Young filmmakers in the spotlight |

Young filmmakers in the spotlight

Trina Ortega
Carbondale correspondent
Aspen, CO Colorado

GLENWOOD SPRINGS ” One of only two student-run film festivals in the state, the Rocky Mountain Student Filmfest takes place Friday and Saturday and showcases 47 short films from a new generation of filmmakers.

What began as a Basalt High School event eight years ago, the fest has “grown exponentially,” said BHS junior Annie Bielinski, who currently shares the task of heading up the festival with senior Hanna Kelly.

This year, 66 films were submitted, and the committee narrowed the field to the final 47. Last year, there were 47 submissions, 43 of which were screened for the festival.

“The films are really good. There’s a lot of variety,” Bielinski said. “The mission of the film fest is to encourage students to express their creativity through film.”

The festival runs Friday and Saturday, May 11-12, at Glenwood Springs High School auditorium. Screenings begin at 7:30 p.m. with different films showing each night. Admission is $5 at the door.

The festival was expanded this year to allow entries statewide and includes about 15 films from Front Range students. The rest of the submissions were written, filmed, edited and produced by local kids.

Bielinski said other schools and students throughout the state contacted the committee for the Rocky Mountain Filmfest because the event is prestigious among young filmmakers and is run “like a real fest” with cash prizes and accredited judges.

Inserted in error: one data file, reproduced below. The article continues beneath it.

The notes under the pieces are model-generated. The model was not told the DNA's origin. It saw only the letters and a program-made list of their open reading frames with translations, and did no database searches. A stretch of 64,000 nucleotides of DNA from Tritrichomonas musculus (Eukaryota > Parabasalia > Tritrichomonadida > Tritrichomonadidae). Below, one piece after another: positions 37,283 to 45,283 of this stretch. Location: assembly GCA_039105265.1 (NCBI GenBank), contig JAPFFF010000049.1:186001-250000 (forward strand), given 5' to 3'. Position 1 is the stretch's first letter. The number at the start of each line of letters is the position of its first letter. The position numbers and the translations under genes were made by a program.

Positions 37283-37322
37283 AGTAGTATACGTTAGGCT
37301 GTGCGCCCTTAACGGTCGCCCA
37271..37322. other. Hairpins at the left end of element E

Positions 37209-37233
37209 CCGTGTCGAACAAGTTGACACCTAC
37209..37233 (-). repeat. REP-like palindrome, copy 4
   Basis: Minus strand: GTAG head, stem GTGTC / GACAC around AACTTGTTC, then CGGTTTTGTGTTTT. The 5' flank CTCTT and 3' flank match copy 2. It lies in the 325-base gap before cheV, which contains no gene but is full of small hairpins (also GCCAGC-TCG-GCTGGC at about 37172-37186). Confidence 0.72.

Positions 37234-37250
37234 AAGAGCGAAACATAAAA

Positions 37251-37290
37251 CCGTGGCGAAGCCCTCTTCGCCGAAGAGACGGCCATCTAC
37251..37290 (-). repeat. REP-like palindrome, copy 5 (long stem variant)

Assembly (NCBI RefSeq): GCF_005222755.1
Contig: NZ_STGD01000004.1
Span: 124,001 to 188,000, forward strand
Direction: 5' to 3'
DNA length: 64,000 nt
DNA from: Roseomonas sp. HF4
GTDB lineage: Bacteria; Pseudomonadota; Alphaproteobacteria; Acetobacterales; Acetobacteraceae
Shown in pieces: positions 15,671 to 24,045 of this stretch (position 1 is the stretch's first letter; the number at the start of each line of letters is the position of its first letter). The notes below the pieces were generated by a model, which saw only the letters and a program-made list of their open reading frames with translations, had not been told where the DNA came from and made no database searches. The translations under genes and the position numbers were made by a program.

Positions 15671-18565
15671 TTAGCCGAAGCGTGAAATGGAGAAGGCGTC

One of the interested schools ” Denver School of the Arts ” has helped this year with publicity and will hold a second screening in Denver for next year’s festival.

“We make it like a real film fest. I think other kids are looking for a more competitive festival,” she said. “Last year, they looked for us. These are people who sought us out.”

The students take the work seriously, meeting every Wednesday during the school year and gaining experience by helping with the Aspen Shorts Fest.

Professional filmmakers and judges from the Aspen fest jury the films, which are required to be under 10 minutes. There are cash prizes for Best of Festival and in each of the six categories: action, drama, comedy, artistic/experimental, documentary, and animation.

Roaring Fork students have been learning about filmmaking in their “Media Empowerment” courses, offered by the New Castle-based nonprofit group Mpower. The classes focus on media literacy and film production using digital video technology, including the advanced Final Cut Pro editing software.

“It’s really cool because we actually get to use professional quality software and cameras. That’s something a lot of high schools don’t have,” said Bielinski, who is excited for the debut of her film, “Stop It.”

“Stop It” is 2 minutes, 30 seconds long and is about two people trying to “out-annoy” each other. “It’s a battle of sounds,” she said, adding that she’s already begun work on her film for next year.

Bielinski’s is one of only two solo productions in the festival. Most are collaborative efforts among students, which she says usually creates a better quality production.

Even if she doesn’t go into filmmaking for a profession, she said she thinks it would be a “cool career.”

“The fest has provided me with a lot of experience,” she said. “I think it’s a great opportunity. I’m glad it’s happening in Basalt, in such a small town. Next year it’s going to be even bigger and better.”

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